The dog was my parents' first true common interest, and they loved her equally, each in their own way. My mother's love tended toward the horizontal, a pet being little more than a napping companion, something she could look at and say, "That looks like a good idea. Scoot over, why don't you." A stranger peeking through the window might think that the two of them had entered a suicide pact. She and the dog sprawled like corpses, their limbs arranged into an eternal embrace. "God, that felt good," my mom would say, the two of them waking for a brief stretch. "Now let's go try it on the living-room floor."

My father loved the Great Dane for her size, and frequently took her on long, aimless drives during which she'd stick her heavy, anvil-sized head out the window and leak great quantities of foamy saliva. Other drivers pointed and stared, rolling down their windows to shout, "Hey, you got a saddle for that thing?" When they went out for a walk, there was the inevitable "Are you walking her, or is it the other way around?"

"Ha, ha," our father always laughed, as if it were the first time he'd heard it. The attention was addictive, and he enjoyed a pride of accomplishment he'd never felt with any of his children. It was as if he were somehow responsible for her size and stature, as if he'd personally designed her spots and trained her to grow to the size of a pony.

When out with the dog, he carried a leash in one hand and a shovel in the other. "Just in case," he said.

"Just in case what? She dies of a heart attack and you need to bury her?" I didn't get it.

"No," he'd say. "It's for her, you know, her . . . business."

My father was retired, but the dog had business.

I was living in Chicago when they first got Melina, and every time I came home, the animal was bigger. Every time there were more Marmaduke cartoons on the refrigerator, and every time my voice grew louder as I asked myself, "Who are these people?"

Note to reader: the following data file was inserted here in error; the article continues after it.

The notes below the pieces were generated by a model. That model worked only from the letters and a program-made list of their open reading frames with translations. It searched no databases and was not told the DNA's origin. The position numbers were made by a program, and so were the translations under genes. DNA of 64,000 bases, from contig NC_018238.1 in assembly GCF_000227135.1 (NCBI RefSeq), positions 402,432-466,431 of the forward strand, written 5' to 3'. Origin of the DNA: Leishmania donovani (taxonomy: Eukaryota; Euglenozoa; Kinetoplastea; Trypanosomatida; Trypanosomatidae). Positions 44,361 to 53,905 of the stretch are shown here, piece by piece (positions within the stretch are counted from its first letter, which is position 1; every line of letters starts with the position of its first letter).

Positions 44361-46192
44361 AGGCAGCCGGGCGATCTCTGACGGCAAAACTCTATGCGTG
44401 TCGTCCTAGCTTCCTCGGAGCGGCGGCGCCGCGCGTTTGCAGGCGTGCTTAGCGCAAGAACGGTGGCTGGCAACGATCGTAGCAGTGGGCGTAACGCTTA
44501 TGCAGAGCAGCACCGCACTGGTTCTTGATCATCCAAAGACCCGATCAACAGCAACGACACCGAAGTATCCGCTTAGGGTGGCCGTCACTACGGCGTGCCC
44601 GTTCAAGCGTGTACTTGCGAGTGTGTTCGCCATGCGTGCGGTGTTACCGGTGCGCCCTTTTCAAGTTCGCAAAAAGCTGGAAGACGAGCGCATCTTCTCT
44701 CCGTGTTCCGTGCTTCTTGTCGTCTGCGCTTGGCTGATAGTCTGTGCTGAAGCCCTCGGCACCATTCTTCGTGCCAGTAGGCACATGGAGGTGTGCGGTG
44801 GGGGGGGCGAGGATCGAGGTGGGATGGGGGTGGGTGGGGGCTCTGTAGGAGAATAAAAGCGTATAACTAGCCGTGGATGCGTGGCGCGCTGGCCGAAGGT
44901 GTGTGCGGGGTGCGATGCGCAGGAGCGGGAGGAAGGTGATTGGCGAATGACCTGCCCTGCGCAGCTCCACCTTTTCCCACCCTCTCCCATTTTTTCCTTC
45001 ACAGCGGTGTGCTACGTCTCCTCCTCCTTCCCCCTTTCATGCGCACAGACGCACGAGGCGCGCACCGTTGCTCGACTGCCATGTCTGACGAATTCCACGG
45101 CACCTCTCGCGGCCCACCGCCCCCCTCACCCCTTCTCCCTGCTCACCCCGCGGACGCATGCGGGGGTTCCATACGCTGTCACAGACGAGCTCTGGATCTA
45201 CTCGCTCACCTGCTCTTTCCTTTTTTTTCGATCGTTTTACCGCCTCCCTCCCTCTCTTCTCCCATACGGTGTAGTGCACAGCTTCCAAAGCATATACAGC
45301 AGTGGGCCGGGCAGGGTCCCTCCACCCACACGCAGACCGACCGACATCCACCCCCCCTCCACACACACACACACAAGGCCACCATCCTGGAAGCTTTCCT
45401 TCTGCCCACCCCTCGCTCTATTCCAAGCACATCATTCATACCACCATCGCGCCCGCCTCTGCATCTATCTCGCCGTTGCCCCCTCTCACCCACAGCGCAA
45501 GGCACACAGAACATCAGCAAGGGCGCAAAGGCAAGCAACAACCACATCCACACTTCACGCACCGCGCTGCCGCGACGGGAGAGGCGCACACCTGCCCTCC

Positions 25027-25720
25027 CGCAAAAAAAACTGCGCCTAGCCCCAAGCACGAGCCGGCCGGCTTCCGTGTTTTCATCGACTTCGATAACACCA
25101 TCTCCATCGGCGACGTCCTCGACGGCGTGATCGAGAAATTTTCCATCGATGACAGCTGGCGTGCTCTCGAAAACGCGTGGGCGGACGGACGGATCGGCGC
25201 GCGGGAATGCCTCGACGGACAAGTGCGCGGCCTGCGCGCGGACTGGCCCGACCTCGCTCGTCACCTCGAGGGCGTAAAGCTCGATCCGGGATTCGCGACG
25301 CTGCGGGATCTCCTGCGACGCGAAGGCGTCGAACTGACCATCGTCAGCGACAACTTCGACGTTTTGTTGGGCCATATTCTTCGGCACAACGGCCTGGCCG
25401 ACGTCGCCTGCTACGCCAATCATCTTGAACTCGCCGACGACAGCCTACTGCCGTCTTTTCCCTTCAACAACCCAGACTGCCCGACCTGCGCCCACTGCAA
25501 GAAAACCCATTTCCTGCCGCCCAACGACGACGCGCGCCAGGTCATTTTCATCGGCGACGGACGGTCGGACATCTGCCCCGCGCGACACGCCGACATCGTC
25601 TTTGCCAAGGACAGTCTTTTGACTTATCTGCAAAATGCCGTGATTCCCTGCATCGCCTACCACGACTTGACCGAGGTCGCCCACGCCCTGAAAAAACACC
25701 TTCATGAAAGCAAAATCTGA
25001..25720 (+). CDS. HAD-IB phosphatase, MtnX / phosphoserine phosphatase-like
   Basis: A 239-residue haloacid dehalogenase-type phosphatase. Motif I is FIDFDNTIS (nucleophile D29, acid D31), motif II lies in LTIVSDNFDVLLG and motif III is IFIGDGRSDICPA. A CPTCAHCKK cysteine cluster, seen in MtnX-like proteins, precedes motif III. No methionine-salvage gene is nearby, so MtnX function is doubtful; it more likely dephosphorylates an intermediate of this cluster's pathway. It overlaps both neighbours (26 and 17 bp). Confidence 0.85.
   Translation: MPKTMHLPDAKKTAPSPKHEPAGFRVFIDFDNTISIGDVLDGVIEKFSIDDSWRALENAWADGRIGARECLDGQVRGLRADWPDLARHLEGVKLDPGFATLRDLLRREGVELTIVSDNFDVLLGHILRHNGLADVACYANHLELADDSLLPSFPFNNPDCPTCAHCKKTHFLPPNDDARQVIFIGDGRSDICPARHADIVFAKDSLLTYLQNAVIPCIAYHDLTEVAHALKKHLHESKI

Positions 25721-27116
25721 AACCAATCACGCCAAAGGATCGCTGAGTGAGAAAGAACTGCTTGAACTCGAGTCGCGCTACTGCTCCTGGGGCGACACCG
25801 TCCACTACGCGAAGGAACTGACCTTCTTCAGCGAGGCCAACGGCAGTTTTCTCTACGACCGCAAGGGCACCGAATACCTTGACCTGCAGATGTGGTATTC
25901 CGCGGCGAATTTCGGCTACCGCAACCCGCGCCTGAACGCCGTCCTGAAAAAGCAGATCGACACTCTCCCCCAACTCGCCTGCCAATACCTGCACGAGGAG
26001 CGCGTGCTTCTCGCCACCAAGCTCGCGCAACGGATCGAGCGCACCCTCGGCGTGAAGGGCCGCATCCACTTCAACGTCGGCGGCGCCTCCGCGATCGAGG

"Down, girl," my parents would chuckle as the dog jumped up, panting for my attention. Her great padded paws reached my waist, then my chest and shoulders, until eventually, her arms wrapped around my neck and her head towering above my own, she came to resemble a dance partner scouting the room for a better offer.

"That's just her way of saying hello," my mother would say, handing me a towel to wipe off the dog's bubbling seepage. "Here, you missed a spot on the back of your head."

Among us children, Melina's diploma from obedience school was seen as the biggest joke since our brother's graduation from Sanderson High School. "So she's not book smart," our mother said. "Big deal. I can fetch my own goddamned newspaper."

The dog's growth was monitored on a daily basis, and every small accomplishment was captured on film. One could find few pictures of my sister Tiffany, while Melina had entire albums devoted to her terrible twos.

"Hit me," my mother said on one of my return visits from Chicago. "No, wait, let me get my camera." She left the room and returned a few moments later. "Okay," she said. "Now hit me. Better yet, why don't you just pretend to hit me?"

I raised my hand and my mother cried out in pain. "Ow!" she yelled. "Somebody help me! This stranger is trying to hurt me, and I don't know why."

I caught an advancing blur moving in from the left, and the next thing I knew, I was down on the ground, the Great Dane ripping holes in the neck of my sweater. The camera flashed, and my mother roared, "God, I love that trick."

I rolled over to protect my face. "It's not a trick."

She snapped another picture. "Oh, don't be so critical. It's close enough."

With us grown and out of the house, my sisters and I reasonably expected our parents' lives to stand still. Their assignment was to stagnate and live in the past. We were supposed to be the center of their lives, but instead they constructed a new family, consisting of Melina and the founding members of her fan club. Someone who obviously didn't know her too well had given my mother a cheerful stuffed bear with a calico heart stitched onto its chest. According to the manufacturer, the bear's name was Mumbles, and all it needed in order to thrive was two double-A batteries and a regular diet of hugs.

"Where Mumbles?" my mother would ask, and the dog would jump up and snatch the bear from its hiding place on top of the refrigerator, yanking its body this way and that in hopes of breaking its neck. Occasionally, her teeth would press the on switch and the doomed thing would flail its arms, whispering one of its five messages of goodwill.